Police arrest anti-SB 1070 demonstrators Thursday
Tucson police arrested 11 people during a protest of SB 1070 on Thursday afternoon, the day that the new anti-immigration law took effect.
"They were all arrested for disorderly conduct. They didn't have any identification so nobody got booked into jail," said Andy Silverman, the lawyer who represented those arrested.
"They were treated well," said Silverman.
The demonstrators entered the intersection of Congress Street and Granada Avenue during rush hour traffic and held up banners protesting SB 1070.
"They were moving the banners around to block traffic," said Francisco Baires, a demonstrator who witnessed the arrests.
"There were three crews of people with banners. For a moment it was just us then other people got in the intersection and started dancing and chanting," said Rob Block, one of those who was arrested.
"We probably had more than 100 supporters in the street with us," said Jessica Lamberton, another of those arrested.
"We held banners in the intersection of Congress and Granada and we refused to leave," said Morgan Apicella, who also was arrested.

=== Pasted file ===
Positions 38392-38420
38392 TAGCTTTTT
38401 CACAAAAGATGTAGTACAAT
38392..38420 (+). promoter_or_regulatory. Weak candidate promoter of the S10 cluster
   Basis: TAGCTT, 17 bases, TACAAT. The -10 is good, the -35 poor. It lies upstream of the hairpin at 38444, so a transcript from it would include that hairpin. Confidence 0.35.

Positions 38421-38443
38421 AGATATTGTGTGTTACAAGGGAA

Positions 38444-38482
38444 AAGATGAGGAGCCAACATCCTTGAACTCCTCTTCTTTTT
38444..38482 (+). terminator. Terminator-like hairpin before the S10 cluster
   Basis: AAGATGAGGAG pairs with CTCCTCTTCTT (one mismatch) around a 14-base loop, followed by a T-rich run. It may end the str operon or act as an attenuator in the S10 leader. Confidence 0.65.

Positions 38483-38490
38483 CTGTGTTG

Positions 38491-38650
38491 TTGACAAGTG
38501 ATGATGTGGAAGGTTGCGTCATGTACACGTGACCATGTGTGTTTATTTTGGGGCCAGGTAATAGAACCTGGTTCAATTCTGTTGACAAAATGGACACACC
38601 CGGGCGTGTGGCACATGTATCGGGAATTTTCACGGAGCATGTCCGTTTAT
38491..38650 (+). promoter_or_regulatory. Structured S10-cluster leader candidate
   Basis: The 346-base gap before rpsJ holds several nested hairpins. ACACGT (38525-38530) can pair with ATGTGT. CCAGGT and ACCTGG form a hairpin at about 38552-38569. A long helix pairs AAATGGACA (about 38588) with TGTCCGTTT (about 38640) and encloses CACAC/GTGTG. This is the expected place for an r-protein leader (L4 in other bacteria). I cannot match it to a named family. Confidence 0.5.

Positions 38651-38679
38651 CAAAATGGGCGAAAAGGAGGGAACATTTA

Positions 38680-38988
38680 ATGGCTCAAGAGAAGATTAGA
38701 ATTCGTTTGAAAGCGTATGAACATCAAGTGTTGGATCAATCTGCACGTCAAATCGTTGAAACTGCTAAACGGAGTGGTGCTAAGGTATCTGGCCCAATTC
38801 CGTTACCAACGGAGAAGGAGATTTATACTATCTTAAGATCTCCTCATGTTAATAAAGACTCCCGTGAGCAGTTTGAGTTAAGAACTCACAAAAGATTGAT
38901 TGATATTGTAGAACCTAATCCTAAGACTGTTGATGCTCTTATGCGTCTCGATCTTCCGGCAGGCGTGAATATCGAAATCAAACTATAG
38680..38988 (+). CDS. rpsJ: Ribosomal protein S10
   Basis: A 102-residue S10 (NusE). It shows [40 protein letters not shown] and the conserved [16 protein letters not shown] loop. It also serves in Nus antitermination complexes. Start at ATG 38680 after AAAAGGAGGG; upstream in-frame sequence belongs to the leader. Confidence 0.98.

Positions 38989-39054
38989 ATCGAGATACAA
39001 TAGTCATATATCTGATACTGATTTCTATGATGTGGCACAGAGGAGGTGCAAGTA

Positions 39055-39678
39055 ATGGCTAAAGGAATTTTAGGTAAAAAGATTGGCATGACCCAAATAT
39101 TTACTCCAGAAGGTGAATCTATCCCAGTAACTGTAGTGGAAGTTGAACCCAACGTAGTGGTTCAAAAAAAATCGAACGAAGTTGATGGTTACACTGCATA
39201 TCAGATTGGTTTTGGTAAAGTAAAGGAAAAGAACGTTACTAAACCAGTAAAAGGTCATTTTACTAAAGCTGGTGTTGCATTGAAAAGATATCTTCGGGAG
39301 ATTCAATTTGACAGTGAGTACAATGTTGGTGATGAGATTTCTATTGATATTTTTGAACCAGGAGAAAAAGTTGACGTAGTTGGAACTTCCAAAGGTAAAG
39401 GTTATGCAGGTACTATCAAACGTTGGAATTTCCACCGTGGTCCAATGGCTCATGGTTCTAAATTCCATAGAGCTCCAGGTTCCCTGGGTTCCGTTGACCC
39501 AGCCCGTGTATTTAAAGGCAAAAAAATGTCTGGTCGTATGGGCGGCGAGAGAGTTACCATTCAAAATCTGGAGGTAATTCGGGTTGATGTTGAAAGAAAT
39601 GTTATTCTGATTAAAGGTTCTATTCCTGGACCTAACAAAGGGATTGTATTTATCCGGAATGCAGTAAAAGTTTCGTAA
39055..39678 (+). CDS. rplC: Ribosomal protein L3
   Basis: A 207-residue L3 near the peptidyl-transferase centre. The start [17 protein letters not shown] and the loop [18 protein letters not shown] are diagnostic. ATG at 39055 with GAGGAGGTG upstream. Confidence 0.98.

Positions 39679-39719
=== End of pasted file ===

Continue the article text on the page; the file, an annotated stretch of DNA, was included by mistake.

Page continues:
The demonstrators were not immediately arrested after entering the intersection. "After we were out there for about 45 minutes the police told us to leave," said Lamberton.
The Tucson Police Department was prepared for the demonstrators. "We had a tactical operations plan for this that we followed all day," said Capt. Mike Gillooly, chief of staff for the Tucson Police Department.
"After they took over the intersection we decided we had to clear the intersection," said Capt. Gillooly.
The demonstrators were asked via loudspeaker to clear the intersection. When the demonstrators refused to leave, police officers on bicycles encircled the group holding the banners and anyone who was inside the perimeter was arrested, said Capt. Gillooly.
The arrests did not come as a surprise to some of the demonstrators. Arrests have become part of the process of demonstrating and help draw attention to the issue in question. "The idea was to block traffic. I intended to get arrested," said Lamberton.
"We went in intending to get arrested for an act of civil disobedience," said Block. "I was glad to be able to contribute to something that will be seen across the country. People need to stand up to these problems."
"There've been a lot of protests already this year. We needed to escalate things a little," said Apicella. "Even with the injunction there is still a lot of work to do."
Another man, a supporter of SB 1070, was arrested during the protest on charges of threats and intimidation.